Sunday, January 2, 2011
Two questions which surface after seeing this long and tedious film are (a)Why was it so popular? (b)What motivated the film-makers to make it ($160 million, for heavens sake!)? I will leave the plot alone, since you have probably seen it. (It's about syringing ideas out of, or into, other people's heads, though I would think talking a more convenient procedure.)
With the world becoming increasingly complex, we are discovering ever newer and harder to pin-down or articulate dissatisfactions. We crave for answers, however half baked. Gurudom is a thriving business as people turn inwards seeking ways to fill the void left by the demise of faith, which no science or philosophy is able to fill. The present film seems to belong to the same genre of quackery as the latest breed of self-help books and self proclaimed jet borne sages, with or without flowing robes/beards.
The film has a germ of truth in that it vaguely mirrors the ideas of Jung in recognizing the vastness and depth of our inner world, which we have been slower to appreciate than the dazzling glories of astronomy and physics. On the other hand it presents a very desolate picture of the mind as a computer like automaton without intrinsic hope or creative energy. No room for the soul in this mind. And can happiness be found only in delusions and dreams? Surely we are not made of such vapid stuff, there has to be hard ground somewhere.
The investors probably realized this is a genre to cash in on, with the success of films like Eternal Sunshine of the Spotless Mind which dealt with a similar theme of selective memory erasure and Matrix, dealing with collective delusion.
Very early in the movie, I decided not to make an extra effort to decipher the plot since I was clear there is nothing profound here. My compulsion to see it was mainly to join the discourse about this biggest block-buster after Avatar. The special effects are not impressive since you know it is just a computer generated deja vu of the world falling apart, (served ad nauseum since King Kong), and a dream or not in any case. Finally, cinema itself is the stuff of dreams, so what difference does it make? For the rest, people and objects criss-cross the screen at high velocities accompanied by appropriate noises, and folks (unless they happen to be apparitions) bashing or shooting at each other for reasons best known to themselves. They wear grim expressions (who ever heard of humor in a dream) and Ellen Page in particular has both eyes and mouth wide agape probably signifying architectural precocity, in contrast to her unforgettably innocent portrayal in Juno. The script itself is a desultory running commentary on the self manufactured logic needed to make sense of the psycho-neural skulduggery.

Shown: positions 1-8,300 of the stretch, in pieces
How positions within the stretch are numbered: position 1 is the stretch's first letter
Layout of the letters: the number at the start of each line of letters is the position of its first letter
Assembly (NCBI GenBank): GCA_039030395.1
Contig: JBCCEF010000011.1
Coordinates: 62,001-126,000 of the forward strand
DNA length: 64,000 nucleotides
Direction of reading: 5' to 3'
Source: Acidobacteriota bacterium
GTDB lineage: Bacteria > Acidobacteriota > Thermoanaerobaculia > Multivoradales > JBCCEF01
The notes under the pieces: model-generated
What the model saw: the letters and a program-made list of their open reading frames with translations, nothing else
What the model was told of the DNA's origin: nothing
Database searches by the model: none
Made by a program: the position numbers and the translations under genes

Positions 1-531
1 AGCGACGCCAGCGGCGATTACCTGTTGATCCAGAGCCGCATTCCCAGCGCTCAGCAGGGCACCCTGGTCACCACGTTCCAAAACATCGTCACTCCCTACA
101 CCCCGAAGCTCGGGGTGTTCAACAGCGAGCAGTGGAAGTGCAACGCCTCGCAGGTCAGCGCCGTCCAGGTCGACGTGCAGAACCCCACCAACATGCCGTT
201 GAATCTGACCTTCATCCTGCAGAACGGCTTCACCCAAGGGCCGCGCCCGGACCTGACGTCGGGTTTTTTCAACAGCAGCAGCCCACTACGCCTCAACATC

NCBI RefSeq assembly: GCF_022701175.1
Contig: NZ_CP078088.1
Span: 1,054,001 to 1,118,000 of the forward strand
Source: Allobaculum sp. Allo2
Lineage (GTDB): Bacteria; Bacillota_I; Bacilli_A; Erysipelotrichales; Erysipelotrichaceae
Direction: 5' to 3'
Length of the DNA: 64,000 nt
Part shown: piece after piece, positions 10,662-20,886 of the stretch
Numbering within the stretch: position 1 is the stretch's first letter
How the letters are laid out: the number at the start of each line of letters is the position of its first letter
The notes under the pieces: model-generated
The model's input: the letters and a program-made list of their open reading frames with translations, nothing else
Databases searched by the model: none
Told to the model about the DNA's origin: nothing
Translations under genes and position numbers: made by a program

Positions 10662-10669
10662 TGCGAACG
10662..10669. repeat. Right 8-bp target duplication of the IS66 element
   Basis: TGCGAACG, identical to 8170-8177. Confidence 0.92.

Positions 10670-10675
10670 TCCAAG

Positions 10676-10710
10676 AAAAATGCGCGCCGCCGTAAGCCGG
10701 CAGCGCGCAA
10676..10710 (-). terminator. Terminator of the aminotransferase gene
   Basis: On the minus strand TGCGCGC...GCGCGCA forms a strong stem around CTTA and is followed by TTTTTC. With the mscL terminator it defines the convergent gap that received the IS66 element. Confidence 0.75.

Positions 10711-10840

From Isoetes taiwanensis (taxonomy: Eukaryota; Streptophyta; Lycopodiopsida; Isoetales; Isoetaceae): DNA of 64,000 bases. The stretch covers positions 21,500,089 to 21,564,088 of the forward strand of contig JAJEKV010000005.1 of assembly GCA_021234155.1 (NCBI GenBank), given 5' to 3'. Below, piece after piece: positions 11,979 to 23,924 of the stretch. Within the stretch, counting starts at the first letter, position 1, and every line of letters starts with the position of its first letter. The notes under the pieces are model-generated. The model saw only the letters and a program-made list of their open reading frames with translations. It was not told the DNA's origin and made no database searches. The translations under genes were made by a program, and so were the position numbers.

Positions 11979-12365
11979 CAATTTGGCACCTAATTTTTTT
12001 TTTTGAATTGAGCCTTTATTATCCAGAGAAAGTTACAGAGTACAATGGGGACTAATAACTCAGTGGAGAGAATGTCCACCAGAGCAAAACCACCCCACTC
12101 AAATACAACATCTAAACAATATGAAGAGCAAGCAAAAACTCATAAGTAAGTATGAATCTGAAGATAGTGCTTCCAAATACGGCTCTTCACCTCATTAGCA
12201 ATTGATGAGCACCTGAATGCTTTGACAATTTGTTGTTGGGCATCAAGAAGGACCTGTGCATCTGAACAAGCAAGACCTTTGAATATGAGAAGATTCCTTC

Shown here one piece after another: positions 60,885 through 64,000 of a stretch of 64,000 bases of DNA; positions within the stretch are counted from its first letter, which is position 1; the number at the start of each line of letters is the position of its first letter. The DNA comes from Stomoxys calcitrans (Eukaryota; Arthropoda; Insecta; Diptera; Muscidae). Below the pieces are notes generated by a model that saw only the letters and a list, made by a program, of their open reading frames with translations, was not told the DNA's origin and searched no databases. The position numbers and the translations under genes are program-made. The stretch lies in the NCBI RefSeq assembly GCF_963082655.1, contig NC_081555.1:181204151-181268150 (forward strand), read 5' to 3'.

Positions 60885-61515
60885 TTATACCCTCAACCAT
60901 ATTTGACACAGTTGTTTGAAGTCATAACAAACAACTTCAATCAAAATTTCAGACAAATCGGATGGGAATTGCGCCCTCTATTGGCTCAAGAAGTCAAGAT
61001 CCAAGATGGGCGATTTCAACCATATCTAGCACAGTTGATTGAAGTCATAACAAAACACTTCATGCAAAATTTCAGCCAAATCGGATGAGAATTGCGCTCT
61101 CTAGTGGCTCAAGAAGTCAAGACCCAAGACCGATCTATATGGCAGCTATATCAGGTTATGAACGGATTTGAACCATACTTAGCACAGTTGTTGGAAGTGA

The pseudo-profundity and undecipherable plot accounts for it's mass appeal and one can imagine the heated discussions among the nouveau intelligentsia, on the drive back home, or over a drink, to dissect the plot thread by thread. Apparently, the market for such fare is much larger than one would imagine. In a way it may be good that people are asking self exploratory questions of the right kind, even though they take such puerile answers seriously. After all, the complexities of the times are fertile soil for charlatans and confidence men to thrive.
Best avoided, with due apologies to Nathanael Hood, not the first person to admire it. After all he is in the illustrious company of no less than Roger Ebert, who gave it four shining buttons.